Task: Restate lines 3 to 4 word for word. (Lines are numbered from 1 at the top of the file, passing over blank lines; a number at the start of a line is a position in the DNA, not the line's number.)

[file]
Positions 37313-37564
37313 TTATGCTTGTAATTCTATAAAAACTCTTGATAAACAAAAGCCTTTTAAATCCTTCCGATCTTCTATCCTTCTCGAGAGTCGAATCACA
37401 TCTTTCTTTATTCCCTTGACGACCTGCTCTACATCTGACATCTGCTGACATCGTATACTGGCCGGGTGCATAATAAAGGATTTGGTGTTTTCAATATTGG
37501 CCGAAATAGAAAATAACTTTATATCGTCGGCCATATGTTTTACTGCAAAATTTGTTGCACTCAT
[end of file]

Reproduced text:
37401 TCTTTCTTTATTCCCTTGACGACCTGCTCTACATCTGACATCTGCTGACATCGTATACTGGCCGGGTGCATAATAAAGGATTTGGTGTTTTCAATATTGG
37501 CCGAAATAGAAAATAACTTTATATCGTCGGCCATATGTTTTACTGCAAAATTTGTTGCACTCAT